Most is not enough

The big­ger the shoot, the less re­spect the Guns seem to have for the quarry once they’ve pulled the trig­ger, says a concerned picker-up

Shooting Times & Country Magazine - - READER’S STORY -

Pick­ing-up is about one thing — find­ing shot birds. The joy I get from find­ing one bird that would oth­er­wise be lost gives me more plea­sure than shoot­ing even the high­est of pheas­ants.

Over the years I have man­aged to climb the pick­ing-up tree, from a small syn­di­cate with one dog to pick­ing-up three or four times a week on some very large es­tates. What has be­come in­creas­ingly ap­par­ent is that there seems to be a di­rect cor­re­la­tion be­tween the num­ber of birds shot and the lack of rev­er­ence given to the birds once the trig­ger has been pulled.

At the bot­tom of this myth­i­cal tree, we have the tiny syn­di­cates; the walk one, stand one type. The amount of ef­fort the team puts into pick­ing each and ev­ery bird is amaz­ing. Of­ten ev­ery­one and their dog will hunt a patch of cover for that one bird that ev­ery­one saw crum­ple but no­body seems able to find. The shouts of

“get on”, “high lost” and “find it” are al­most at fever pitch as the dogs dive in and out of cover. The Gun looks on in an­tic­i­pa­tion, wait­ing for that ex­u­ber­ant and tri­umphant shout of “I’ve found it”. There will only be two out­comes — ei­ther it is found and the per­son who picked it walks out of the cover proud as punch, or ev­ery­one keeps look­ing un­til ev­ery patch of ground has been checked and dou­ble checked.

Fur­ther up the tree, we have the small com­mer­cial shoots of­fer­ing let days. Here the birds have a price on their heads. This is where we start to see teams of paid pick­er­sup who have more than one dog. They are po­si­tioned strate­gi­cally through­out the drive, ready to send their dogs to in­ter­cept run­ners as soon as they hit the ground.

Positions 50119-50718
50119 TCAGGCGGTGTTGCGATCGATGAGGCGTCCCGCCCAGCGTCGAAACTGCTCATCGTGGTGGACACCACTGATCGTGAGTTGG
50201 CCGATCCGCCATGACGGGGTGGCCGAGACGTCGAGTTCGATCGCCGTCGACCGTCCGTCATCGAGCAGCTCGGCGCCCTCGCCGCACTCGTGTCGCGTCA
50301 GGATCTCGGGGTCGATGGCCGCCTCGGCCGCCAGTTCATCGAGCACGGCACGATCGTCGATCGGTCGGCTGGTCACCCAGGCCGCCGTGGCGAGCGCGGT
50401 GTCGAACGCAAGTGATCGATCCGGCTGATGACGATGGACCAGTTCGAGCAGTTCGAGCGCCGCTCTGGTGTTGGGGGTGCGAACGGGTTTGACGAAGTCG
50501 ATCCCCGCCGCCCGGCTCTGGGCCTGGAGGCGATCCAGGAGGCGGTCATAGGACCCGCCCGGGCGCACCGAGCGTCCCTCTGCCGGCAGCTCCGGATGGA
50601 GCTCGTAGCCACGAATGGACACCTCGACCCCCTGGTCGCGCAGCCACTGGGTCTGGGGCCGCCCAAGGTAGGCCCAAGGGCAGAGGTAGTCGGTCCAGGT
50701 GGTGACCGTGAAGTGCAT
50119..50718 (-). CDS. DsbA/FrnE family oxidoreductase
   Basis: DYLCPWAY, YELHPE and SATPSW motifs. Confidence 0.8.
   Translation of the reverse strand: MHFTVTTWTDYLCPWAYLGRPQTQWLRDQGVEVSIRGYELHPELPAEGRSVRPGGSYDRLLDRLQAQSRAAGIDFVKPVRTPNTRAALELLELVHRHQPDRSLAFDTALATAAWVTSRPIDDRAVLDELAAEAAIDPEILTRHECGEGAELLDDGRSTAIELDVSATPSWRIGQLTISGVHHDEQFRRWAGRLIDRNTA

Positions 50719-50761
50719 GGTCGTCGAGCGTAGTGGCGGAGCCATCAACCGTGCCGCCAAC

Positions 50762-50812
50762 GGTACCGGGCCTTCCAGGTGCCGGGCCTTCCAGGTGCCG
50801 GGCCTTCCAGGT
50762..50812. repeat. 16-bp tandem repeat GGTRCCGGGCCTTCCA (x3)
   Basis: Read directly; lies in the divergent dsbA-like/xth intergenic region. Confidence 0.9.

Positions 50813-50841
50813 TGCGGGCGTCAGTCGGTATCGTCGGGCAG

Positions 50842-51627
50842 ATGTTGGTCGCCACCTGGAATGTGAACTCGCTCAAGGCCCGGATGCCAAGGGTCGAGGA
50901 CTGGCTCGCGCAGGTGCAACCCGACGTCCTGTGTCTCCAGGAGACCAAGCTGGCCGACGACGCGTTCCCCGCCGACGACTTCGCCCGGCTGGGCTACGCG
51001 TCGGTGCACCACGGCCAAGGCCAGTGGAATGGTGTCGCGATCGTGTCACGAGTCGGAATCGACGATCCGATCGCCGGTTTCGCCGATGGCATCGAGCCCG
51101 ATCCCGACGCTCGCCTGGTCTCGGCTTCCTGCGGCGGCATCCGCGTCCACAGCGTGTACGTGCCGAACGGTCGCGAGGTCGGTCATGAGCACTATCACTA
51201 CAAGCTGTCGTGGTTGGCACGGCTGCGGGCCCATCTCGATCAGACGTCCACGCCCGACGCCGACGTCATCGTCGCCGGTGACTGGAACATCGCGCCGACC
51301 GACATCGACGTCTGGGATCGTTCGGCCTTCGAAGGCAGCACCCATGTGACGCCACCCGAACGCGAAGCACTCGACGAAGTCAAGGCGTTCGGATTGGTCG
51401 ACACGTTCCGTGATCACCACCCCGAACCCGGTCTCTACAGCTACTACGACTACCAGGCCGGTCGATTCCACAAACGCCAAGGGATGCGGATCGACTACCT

At the end of the drive the dogs burst on to the field to pick the birds ly­ing in front of them. It is like a con­veyor belt of dogs and birds as each one re­turns with its re­trieve be­fore be­ing cast out again. Once the field is clear, they con­cen­trate on the mar­gins and hedgerows, search­ing for the bird they had marked ear­lier or tak­ing di­rec­tion from a Gun who in­sists they have a bird down “over there some­where”.

Th­ese pick­ers-up are no less in­tent on find­ing ev­ery bird than those on the small syn­di­cate be­cause this is their job. It is what they are here to do and they take pride in the fact that, if they haven’t picked it, it is be­cause it’s not there. Their de­ter­mi­na­tion to pick ev­ery last bird of­ten means they miss elevenses, are late for lunch or are the last ones to re­turn af­ter the day has fin­ished.

The keeper and shoot owner know that find­ing those last few birds can make the dif­fer­ence be­tween mak­ing the bag or hav­ing to do an­other drive and one extra bird a drive cov­ers the cost of any picker-up many times over. Un­for­tu­nately, due to time The small com­mer­cial shoots pay teams of pick­ers-up to find run­ners

“Any­one in­volved in shoot­ing knows that a bird which is lightly pricked can be in the next county be­fore lunch”

On walk one, stand one shoots, ev­ery­one and their dog will hunt for that one bird that they all saw crum­ple

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